Name of John as a synonym of "My name is John"

Aegagropila

New Member
Russian
In the film "O Brother, Where Art Thou?", some characters introduce themselves in quite an uncommon way: "Name of Pete", "Name of Daniel" - instead of traditional "My name is ..."

Here is where it goes:

1) "Howdy do, ladies. Name of Pete!"
2) "Don't believe I've seen you boys around here before! Allow me t'innerduce myself: name of Daniel Teague, known in these precincts as Big Dan Teague or, to those who're pressed for time, Big Dan toot court".

What in the world is going on? When is this structure good to use? Is it common around some certain groups of people? What is a function of the word OF here?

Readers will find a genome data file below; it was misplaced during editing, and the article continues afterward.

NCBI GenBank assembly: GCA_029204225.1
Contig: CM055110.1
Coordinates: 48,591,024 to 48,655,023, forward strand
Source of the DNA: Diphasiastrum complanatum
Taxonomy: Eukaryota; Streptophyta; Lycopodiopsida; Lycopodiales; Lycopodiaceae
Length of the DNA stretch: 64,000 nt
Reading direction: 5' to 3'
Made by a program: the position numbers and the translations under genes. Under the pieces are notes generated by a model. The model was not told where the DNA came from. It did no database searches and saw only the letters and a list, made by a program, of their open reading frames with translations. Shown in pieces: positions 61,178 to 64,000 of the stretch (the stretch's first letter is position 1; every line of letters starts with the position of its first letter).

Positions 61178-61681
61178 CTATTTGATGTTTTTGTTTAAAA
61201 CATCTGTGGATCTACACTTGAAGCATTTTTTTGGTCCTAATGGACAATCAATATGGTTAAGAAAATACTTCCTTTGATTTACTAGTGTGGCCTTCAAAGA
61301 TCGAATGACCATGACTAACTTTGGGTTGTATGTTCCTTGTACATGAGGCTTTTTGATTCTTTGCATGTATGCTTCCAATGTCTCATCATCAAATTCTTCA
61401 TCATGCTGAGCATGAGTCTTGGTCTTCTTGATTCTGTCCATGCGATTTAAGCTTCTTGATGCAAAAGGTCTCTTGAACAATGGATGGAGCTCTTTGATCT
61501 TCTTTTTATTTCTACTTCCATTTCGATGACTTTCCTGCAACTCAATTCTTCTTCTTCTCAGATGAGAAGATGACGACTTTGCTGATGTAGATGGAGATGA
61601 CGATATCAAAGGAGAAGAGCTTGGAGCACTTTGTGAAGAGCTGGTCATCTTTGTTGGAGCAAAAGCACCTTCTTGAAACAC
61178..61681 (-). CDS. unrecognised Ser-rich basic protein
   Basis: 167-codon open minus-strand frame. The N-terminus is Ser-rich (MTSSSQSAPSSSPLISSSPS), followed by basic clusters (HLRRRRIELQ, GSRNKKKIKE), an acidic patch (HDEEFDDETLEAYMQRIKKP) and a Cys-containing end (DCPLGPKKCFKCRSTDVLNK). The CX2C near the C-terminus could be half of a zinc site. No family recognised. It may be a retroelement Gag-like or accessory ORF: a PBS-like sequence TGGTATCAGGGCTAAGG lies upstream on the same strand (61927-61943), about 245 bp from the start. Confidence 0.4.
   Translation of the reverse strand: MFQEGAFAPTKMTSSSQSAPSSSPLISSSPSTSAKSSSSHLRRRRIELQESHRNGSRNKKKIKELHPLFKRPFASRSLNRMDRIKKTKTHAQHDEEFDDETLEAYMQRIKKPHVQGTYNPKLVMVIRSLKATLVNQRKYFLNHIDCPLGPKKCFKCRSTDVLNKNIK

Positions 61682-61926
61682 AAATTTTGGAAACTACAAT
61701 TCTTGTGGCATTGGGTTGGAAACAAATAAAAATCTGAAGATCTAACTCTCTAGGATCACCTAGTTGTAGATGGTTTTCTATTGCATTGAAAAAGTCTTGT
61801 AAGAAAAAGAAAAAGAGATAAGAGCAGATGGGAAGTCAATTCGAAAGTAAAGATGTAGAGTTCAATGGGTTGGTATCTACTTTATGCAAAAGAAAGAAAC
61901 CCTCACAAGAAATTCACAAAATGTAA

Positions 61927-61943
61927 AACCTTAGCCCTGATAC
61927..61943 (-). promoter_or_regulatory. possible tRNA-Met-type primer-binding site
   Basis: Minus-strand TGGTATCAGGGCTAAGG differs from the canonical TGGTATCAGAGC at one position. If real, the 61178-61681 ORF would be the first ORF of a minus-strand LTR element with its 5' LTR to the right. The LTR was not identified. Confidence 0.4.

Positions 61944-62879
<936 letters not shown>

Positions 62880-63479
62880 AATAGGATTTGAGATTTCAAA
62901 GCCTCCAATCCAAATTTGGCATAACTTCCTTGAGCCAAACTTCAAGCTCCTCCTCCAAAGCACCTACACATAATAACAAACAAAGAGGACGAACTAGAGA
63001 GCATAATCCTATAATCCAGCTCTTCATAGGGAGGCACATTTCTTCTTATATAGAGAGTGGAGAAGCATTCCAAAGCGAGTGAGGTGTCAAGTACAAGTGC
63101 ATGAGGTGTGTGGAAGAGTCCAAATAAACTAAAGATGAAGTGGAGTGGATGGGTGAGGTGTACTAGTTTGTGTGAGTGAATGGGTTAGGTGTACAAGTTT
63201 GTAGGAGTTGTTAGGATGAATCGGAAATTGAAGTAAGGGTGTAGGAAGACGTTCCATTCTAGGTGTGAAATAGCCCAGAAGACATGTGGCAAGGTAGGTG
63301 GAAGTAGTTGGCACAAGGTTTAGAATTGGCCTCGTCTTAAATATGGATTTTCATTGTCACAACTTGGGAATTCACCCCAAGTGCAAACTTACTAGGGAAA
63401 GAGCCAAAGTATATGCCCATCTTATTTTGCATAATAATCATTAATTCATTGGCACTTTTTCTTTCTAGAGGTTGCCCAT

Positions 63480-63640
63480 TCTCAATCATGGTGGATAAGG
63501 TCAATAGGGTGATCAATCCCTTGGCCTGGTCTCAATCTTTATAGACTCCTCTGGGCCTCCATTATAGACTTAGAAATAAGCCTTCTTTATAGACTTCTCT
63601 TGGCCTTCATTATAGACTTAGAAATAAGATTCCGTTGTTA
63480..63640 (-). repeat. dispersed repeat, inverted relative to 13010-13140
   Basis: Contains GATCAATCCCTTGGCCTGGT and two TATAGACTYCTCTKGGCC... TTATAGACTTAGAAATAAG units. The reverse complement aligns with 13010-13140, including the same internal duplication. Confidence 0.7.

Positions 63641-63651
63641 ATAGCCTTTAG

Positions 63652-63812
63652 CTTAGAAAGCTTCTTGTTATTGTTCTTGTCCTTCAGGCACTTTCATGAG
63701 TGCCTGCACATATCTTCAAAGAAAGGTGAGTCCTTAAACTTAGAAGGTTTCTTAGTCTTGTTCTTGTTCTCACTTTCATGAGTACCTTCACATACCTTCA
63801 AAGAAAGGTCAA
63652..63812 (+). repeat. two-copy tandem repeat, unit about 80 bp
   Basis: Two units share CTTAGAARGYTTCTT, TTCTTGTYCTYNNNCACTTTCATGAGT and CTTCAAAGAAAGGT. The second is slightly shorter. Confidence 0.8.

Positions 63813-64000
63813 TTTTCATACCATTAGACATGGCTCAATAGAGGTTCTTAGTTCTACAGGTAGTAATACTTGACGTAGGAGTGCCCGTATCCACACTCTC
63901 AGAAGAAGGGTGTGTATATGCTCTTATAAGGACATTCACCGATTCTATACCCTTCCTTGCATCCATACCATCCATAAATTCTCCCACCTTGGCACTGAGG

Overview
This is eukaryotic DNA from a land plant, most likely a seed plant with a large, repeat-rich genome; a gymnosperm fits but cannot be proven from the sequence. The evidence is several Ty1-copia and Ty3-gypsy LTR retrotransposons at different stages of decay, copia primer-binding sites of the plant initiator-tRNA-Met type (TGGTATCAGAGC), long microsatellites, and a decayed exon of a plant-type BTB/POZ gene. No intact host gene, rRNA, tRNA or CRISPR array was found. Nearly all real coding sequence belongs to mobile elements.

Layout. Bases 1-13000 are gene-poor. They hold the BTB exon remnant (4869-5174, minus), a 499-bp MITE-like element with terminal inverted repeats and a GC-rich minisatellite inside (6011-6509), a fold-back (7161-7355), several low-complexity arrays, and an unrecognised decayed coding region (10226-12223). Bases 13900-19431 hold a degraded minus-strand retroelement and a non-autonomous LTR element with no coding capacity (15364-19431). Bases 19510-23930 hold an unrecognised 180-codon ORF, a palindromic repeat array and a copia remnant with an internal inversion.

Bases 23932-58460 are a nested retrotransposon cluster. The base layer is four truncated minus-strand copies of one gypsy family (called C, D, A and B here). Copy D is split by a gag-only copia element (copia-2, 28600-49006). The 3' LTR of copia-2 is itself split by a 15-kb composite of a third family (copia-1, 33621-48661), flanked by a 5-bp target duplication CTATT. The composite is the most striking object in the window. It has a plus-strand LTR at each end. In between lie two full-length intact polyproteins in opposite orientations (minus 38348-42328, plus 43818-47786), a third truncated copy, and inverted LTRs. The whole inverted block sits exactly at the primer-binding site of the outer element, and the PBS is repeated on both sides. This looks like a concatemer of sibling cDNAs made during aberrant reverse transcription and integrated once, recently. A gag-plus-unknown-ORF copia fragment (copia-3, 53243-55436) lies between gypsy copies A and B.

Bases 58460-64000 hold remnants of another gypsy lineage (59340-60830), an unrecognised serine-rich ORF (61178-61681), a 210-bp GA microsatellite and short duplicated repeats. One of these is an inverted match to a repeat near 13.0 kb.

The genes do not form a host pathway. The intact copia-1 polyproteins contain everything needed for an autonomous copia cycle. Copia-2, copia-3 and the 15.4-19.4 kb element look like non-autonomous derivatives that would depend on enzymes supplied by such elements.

Thank you!
 
  • heypresto

    Senior Member
    English - England
    Welcome to the forum.

    I suspect it's a regional idiom. It's not common or 'standard'.


    I hope you enjoy the film. The music is great. :)
     
    Last edited:

    Florentia52

    Modwoman in the attic
    English - United States
    Even in casual speech or regional dialect, the specific usage is not common. More common would be these versions:

    I’ve got a friend by the name of Lavinia Flynn.
    I’ve got a friend, name of Lavinia Flynn.

    The first would be perfectly acceptable in AE, and the second would be casual but understandable.
     
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